Peppermint OS Three Review
Peppermint OS Three, released yesterday picks up from where it left off in version two of this great lightweight distribution. It is based on an Ubuntu 12.04 variant, called LUbuntu which is geared towards the lightweight end of things. Peppermint OS Three is using Openbox as its desktop environment.
Peppermint OS Three is available in both 32-bit and 64-bit installations and allows you to try it before installing it on your system.
Installation of Peppermint OS Three is quite simple and straight forward. If you have installed Ubuntu or one of its other variants, will be pleased to know that the same installer has been brought over to Peppermint OS.
PeppermintOS is not overly filled with applications in which it helps keep size and resources to a minimum. As we saw with version Two, version Three keeps up with the less is more theme here. Most of the applications that are installed on this system is an online application
The image editors that come with Peppermint are online based which keeps system resources at a minimum. You can edit a photo that resides on your computer in Pixlr and from there it will almost instantaneously open it allow you to work on it with the tools being offered by the website. Pixlr is a quite a versatile tool that can make it easy for you to modify or add effects to your existing photos.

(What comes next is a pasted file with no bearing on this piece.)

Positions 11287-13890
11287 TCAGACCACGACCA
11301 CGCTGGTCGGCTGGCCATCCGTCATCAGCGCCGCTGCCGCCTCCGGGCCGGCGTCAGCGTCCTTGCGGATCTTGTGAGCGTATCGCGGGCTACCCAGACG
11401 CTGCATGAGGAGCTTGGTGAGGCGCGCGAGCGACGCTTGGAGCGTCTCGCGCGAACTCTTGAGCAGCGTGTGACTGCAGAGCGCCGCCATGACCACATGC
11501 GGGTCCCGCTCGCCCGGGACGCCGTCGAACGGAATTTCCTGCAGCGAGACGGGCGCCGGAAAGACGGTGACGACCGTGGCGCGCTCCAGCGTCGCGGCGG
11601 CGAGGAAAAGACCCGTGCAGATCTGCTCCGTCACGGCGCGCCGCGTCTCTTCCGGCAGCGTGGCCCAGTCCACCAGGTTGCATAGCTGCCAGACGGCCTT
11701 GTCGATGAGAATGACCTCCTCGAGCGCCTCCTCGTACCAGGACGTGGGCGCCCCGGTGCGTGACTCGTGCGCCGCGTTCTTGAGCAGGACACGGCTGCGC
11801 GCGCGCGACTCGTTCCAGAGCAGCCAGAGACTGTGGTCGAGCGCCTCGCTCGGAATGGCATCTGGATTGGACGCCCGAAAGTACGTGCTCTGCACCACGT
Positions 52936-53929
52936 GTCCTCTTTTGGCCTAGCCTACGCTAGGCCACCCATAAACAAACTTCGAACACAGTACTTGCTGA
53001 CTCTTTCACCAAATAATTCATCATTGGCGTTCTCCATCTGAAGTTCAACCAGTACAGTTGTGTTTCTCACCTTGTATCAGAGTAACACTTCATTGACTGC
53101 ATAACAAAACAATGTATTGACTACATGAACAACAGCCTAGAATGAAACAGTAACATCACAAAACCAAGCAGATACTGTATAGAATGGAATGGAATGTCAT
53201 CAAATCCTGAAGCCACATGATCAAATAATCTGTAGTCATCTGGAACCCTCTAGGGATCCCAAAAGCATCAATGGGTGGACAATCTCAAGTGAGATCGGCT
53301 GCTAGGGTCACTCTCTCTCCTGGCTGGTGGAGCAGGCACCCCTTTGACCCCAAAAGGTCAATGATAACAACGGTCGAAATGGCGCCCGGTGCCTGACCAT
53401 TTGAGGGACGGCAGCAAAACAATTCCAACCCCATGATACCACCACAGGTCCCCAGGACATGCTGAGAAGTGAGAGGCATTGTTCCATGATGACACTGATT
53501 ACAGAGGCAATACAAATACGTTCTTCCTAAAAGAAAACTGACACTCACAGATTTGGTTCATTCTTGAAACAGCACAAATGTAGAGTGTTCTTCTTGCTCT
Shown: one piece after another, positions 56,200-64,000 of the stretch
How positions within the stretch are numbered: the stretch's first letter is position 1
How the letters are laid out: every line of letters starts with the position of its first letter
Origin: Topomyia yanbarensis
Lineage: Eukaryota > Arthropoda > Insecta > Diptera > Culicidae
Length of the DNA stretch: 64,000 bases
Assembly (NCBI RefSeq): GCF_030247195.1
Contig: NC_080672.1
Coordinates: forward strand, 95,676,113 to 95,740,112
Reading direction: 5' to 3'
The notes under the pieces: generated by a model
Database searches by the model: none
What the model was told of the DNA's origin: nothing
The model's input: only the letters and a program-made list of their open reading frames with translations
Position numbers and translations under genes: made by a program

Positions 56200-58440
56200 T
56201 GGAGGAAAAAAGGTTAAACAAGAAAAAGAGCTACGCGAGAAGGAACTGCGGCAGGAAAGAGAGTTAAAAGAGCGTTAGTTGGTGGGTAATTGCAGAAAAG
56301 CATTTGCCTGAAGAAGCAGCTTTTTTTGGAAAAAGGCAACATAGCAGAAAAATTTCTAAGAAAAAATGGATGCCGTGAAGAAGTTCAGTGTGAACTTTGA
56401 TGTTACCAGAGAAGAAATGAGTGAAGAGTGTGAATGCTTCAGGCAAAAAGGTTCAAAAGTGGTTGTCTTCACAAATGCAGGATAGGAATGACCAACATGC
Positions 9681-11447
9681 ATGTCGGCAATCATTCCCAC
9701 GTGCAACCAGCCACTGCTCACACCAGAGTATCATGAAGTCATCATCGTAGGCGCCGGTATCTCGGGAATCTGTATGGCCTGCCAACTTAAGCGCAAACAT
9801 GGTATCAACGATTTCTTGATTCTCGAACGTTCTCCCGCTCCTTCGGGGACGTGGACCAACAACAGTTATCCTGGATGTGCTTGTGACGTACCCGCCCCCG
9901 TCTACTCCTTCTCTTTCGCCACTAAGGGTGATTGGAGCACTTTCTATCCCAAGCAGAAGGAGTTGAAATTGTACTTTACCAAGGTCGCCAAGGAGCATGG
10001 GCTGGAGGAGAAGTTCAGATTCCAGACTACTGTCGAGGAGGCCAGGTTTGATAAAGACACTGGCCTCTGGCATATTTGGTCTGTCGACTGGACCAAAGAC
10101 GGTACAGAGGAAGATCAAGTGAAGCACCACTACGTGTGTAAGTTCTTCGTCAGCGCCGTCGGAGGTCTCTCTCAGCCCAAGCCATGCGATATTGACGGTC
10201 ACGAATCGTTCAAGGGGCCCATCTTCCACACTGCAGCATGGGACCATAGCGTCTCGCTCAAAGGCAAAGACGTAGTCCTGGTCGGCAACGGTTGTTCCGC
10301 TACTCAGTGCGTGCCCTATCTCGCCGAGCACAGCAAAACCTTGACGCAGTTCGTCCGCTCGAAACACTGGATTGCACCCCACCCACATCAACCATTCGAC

Keeping with the lightweight theme, we see Guayadeque brought back as our audio player and online radio player. It is lightweight and fully featured application that has online Internet radio built in.
Our office productivity suite is Google Docs and now with version Three, GWOffice is included where it can use our Google Drive to the desktop to make it even easier to utilize Google Docs with its full potential.
Taking a step from Linux Mint, we see the appearance of Software Manager which allows you to easily search and install and uninstall applications as you choose. You can easily browse the categories of software that is available but to me there shouldn’t be much one would need to install in order to keep this distribution as light as possible. If you’re not a fan of the Software Manager that comes apart of Peppermint OS, don’t worry as PepperMint OS does ship Synaptic Package manager for those who know what they want to look for and don’t need the fancy interface.
Linux Mint updater has also been incorporated to this version of Peppermint OS which is a step away from the default Ubuntu based one which was part of the previous version. It keeps things really simple here and prefer the Mint updater than the Ubuntu one.
PeppermintOS has taken a step in the right direction with this new version as it has resolved issues that were present in the previous version. It is true to its name of lightweight and we see by which software it includes. I can easily say that this distribution can easily run on a netbook with 2GB of RAM but wished there was a way it could be on tablets.
It has been stable, and it isn’t easy for such a great distro to change and improve. We really won’t see changes in software that we might in a distro geared towards desktops as this is a “specialized” distribution. Its apps are focused online so we won’t see any changes there.
Homepage: PepperMint OS
Screenshots: Peppermint OS Three